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NINETY EIGHT REGENCY

Consumer Reports is fair

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Consumer Reports is fair

BY MARK PHELAN

FREE PRESS AUTO CRITIC

Yes, GM and Ford scored some notable victories in Consumer Reports' most recent ratings

Yes, GM and Ford still failed to crack CR's top five automakers, continuing to trail even Toyota, which fell to third place due to its many recalls.

And yes, plenty of Detroiters feel aggrieved.

Get over it.

Complaining about Consumer Reports is like complaining about gravity. It's a force of nature; you either accommodate it or fall on your face. Beyond that, CR is scrupulously fair and consistent. You may disagree -- it's a free country -- but there's no evidence the game is rigged.

Consumer Reports consistently rates as shoppers' most-respected source of information. Its tests are thorough and exhaustive. It gets input from thousands of vehicle owners every year.

Disliking the results won't make Detroit's problem go away. Building great cars will.

Consumer Reports puts every vehicle it evaluates through 50 tests on its private proving ground. It accumulates countless miles in real-world driving.

Those tests lead to reports like CR's recent headline, "Cadillac Beats Mercedes." The Cadillac CTS beat the Acura RL, Mercedes-Benz E350, Audi A6, Lincoln MKS and Lexus HS 250h hybrid.

Still, the CTS did not earn CR's coveted "recommended" status.

This is what makes some Detroiters crazy and convinces them the deck is stacked against U.S. automakers.

The reason, CR director of testing David Champion explains, is that no vehicle gets a recommendation unless its reliability rates above the industry average in the magazine's annual reader survey. High scores from readers alone won't win you recommended status, however. A vehicle must also do well in CR's tests and earn acceptable safety ratings from the Insurance Institute for Highway Safety and National Highway Traffic Safety Administration.

Champion -- a car lover who worked as an automotive engineer for nearly 20 years before taking the reins at Consumer Reports -- has plenty of praise for Ford and GM.

link:

http://www.freep.com/article/20100223/COL14/100223049/1331/BUSINESS01/Consumer-Reports-is-fair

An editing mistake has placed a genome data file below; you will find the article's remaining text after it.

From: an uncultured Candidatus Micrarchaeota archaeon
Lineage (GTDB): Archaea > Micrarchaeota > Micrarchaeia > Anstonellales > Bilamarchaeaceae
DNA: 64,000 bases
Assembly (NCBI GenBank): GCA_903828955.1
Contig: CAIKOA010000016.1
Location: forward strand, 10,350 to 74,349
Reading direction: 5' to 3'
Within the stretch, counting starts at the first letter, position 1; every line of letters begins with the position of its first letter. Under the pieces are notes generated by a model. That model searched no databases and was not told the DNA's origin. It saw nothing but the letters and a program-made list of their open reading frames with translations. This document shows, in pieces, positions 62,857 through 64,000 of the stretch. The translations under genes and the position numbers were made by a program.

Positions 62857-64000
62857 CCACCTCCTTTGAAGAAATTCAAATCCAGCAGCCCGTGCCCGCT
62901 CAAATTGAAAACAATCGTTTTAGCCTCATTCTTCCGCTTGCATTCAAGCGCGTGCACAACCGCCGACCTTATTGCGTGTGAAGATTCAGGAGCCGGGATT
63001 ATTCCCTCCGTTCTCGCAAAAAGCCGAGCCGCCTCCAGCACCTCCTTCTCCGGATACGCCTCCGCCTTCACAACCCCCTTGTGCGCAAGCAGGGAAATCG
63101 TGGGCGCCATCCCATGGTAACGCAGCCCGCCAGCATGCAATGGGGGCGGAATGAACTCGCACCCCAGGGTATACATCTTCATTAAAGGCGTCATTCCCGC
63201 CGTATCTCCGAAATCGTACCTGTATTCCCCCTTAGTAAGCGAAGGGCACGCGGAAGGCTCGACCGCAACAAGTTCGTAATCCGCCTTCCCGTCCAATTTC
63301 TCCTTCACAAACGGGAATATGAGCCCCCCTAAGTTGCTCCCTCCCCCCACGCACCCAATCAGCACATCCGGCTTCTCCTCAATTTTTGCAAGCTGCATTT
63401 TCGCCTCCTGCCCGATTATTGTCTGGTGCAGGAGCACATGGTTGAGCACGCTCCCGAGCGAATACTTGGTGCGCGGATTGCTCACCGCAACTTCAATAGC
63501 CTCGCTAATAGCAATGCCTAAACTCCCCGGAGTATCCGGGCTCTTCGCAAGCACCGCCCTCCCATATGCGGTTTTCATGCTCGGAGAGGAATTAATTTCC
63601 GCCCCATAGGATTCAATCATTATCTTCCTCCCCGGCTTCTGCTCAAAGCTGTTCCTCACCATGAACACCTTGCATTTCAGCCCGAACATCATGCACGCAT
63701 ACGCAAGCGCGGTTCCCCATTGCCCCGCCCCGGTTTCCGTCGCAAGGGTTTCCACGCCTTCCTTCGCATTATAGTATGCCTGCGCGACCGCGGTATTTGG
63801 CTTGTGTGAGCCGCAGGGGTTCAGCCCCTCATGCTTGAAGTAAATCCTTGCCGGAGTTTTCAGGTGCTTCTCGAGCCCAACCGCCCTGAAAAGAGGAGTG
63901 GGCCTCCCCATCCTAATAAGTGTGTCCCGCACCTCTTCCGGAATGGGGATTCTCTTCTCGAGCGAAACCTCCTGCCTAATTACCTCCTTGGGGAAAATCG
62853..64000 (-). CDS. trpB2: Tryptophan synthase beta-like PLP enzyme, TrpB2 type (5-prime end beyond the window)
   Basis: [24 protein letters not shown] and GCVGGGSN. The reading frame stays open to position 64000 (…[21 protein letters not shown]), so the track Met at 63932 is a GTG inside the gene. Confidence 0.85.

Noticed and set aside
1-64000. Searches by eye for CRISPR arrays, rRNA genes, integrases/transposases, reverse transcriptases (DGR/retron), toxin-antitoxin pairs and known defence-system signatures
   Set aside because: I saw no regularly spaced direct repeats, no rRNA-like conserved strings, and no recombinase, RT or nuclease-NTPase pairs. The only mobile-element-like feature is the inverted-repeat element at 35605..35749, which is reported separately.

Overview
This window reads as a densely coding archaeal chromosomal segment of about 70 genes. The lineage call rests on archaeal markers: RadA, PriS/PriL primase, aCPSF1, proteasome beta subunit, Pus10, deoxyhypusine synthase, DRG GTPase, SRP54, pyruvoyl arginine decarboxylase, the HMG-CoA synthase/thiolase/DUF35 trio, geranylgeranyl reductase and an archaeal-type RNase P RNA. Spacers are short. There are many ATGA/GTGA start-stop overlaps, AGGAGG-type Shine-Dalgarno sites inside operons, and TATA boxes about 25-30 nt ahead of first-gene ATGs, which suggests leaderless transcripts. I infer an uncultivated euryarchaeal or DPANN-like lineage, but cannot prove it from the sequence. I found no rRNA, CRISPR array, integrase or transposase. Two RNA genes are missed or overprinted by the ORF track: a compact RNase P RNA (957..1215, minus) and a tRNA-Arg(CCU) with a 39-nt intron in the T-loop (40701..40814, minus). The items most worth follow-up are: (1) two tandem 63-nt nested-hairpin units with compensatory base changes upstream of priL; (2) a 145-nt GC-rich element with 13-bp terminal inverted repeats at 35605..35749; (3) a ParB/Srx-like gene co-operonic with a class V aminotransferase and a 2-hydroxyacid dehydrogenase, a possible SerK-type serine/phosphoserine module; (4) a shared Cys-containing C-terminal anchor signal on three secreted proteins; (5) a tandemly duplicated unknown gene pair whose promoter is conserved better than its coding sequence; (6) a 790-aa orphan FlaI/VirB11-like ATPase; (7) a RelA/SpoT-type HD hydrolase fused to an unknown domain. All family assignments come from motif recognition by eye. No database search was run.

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Complaining about Consumer Reports is like complaining about gravity. It's a force of nature; you either accommodate it or fall on your face. Beyond that, CR is scrupulously fair and consistent. You may disagree -- it's a free country -- but there's no evidence the game is rigged.

Oh really?

I've noticed a number of occasions where data they have presented simply CANNOT be correct. Example 1 - a few years ago I looked at their reliability chart for the [car and car with another engine]. They claim that exterior fit and finish was [good rating] on the [one engine] and [terrible rating] for the [other engine] . This translates to a 4 and a 1 on a 1 to 5 scale. Since these vehicles were produced by the same workers, tools, raw materials, etc
it is not possible
for this to happen! I could buy a difference of one but not three between the two. A short statistical analysis lesson would be appropriate here. You can expect a variation of one when working with something like this. If you see the deviation that you do here you simply
have not sampled the data properly
! This is basic statistics. If this difference came in something that was not common to the two, like the engine, cooling system, transmission, etc. I would be able to accept the variation as correct. However, there is no way that this deviation from one to the next can occur with common items to the two.

Example 2 - [same cars, different nameplates]. There were major differences with the engine, electrical, fit and finish, etc. between these two. The only difference between them was the name plate applied near the end of the assembly line and a code in the VIN. There were differences in standard levels of equipment, but, that should not statistically effect what CR would have us believe it did. This is another case of improper statistical procedures.

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I don't think it's really CR's fault directly. They're just supplying us with statistics. The problem is the statistics themselves.

Let me make a couple of hypothetical situations for you. It's the early 80s. Man A is young, and has just saved up enough money to buy his first new car, a Cavalier. His parents never had much money, and he doesn't expect much from a car. If basic transportation is provided without too many hassles or trips to the shop, he will likely be very happy with the car and rate it well in all categories. Man B has just gotten fired from his job as a mid level manager. He has to cut back, his wife is nagging him to get something more fuel efficient, but his pride doesn't want him to stoop to the bottom of the automotive barrel. Foolishly, he picks up a Cimarron. It's not as luxurious as what he's used to. It hurts his image. It seems so small to him, and is less reliable than what he's come from. The first trip to the shop will likely infuriate him. If CR sends him a survey, he will likely rip this car a new arsehole.